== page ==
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Jenny Jiang Receives NSF Early CAREER Award

Jenny Jiang portrait cropped

Assistant Professor Jenny Jiang has received a Faculty Early Career Development (CAREER) Award from the National Science Foundation. This award is the most prestigious offered by the NSF’s CAREER Program.

The 550,000 award will fund research that has the potential to improve vaccine design and disease interventions. Jiang’s goal for engineering T cells targeting pathogens and cancers is to achieve long-term immune memory.

She will use NSF funding to develop a way to engineer T cells that allows them to retain pathogen memory for a long duration. There are currently many challenges to understanding what prevents T cells from forming long-term memory. Jiang will leverage many tools that she developed in high-throughput sequencing and single cell analysis. She will employ multidisciplinary expertise in immunology, engineering, and computational biology, ultimately developing a platform for vaccine and immunity engineering for future studies.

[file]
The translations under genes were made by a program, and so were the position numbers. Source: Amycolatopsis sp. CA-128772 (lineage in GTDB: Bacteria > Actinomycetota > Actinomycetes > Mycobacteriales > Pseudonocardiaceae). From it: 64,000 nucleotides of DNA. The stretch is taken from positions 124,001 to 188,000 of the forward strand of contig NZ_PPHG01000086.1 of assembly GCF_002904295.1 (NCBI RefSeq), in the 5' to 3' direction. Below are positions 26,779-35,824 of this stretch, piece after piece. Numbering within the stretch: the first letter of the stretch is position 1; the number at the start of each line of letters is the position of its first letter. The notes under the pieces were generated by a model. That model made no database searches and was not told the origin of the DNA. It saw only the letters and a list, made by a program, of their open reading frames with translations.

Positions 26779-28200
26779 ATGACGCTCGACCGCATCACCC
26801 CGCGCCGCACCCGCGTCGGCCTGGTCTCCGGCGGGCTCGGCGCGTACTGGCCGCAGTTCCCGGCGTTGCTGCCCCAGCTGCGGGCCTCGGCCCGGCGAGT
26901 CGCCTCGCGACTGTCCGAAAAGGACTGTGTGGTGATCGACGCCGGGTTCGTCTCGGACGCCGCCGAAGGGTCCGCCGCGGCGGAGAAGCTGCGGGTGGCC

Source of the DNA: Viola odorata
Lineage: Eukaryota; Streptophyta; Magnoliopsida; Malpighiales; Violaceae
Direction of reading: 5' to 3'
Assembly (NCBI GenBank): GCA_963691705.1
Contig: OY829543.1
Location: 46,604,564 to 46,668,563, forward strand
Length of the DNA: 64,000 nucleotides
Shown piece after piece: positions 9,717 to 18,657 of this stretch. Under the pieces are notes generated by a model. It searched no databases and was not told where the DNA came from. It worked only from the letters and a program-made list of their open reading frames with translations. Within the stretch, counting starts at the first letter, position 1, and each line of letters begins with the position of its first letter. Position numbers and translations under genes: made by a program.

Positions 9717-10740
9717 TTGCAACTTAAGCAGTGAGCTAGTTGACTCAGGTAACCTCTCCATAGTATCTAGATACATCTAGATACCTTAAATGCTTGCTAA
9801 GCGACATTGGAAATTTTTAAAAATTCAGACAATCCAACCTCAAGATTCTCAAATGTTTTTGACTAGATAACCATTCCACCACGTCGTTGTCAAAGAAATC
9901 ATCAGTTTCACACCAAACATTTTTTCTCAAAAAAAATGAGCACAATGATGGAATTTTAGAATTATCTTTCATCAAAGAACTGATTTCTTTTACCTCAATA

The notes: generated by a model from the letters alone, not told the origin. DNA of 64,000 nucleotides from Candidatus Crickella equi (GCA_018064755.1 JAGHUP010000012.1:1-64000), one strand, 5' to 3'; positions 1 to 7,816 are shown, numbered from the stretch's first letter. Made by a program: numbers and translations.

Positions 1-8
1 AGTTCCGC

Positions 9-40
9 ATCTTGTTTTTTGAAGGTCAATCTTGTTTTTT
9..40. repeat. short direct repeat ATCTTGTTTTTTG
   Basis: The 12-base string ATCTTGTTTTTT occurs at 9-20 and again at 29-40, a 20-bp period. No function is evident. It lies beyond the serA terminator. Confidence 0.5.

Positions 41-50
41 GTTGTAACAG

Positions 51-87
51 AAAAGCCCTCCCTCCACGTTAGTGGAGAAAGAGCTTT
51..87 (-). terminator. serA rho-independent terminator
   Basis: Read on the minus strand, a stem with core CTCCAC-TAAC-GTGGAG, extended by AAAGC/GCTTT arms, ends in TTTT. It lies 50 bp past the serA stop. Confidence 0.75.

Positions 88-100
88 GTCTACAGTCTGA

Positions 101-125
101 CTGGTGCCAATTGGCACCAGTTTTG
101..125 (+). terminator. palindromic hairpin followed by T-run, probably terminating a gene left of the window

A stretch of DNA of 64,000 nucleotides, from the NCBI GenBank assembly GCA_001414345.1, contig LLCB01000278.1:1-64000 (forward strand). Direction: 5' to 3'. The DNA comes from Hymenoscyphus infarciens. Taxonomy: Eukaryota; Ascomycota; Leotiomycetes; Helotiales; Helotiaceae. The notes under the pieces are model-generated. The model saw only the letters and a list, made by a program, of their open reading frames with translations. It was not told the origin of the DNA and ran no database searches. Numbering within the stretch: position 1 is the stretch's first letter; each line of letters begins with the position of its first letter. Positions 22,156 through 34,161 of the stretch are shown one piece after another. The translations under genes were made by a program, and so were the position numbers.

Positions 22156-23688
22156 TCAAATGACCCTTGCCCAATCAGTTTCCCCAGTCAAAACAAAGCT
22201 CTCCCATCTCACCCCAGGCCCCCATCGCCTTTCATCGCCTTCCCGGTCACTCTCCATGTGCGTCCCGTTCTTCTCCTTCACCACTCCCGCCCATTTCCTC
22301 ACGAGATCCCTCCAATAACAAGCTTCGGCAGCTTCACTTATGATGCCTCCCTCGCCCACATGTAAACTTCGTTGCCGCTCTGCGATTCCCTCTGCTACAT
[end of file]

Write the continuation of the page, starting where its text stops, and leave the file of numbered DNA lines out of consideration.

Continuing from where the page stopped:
Broader impacts of her research include inviting creative ideas from diverse undergraduates and preparing a future generation of K-12 students in STEM fields. She will develop a new course for undergraduate students titled “Engineer your T-Cell Immunity the STEM Way,” which will introduce students to how science, technology, engineering, and math have been used to advance systems immunology and immune engineering.

“Dr. Jiang is developing novel approaches to understand the role of the micro RNA networks in T-cell memory generation, and the importance of receptor affinity in this process. The outcome will help to provide a more efficient method to develop vaccines for infectious diseases and cancer, ” said Shelly Sakiyama-Elbert, chair of the Department of Biomedical Engineering.

The award provides up to five years of funding to junior faculty members who exemplify the role of teacher-scholars through an outstanding integrated education and research program that has a transformative impact on societal needs.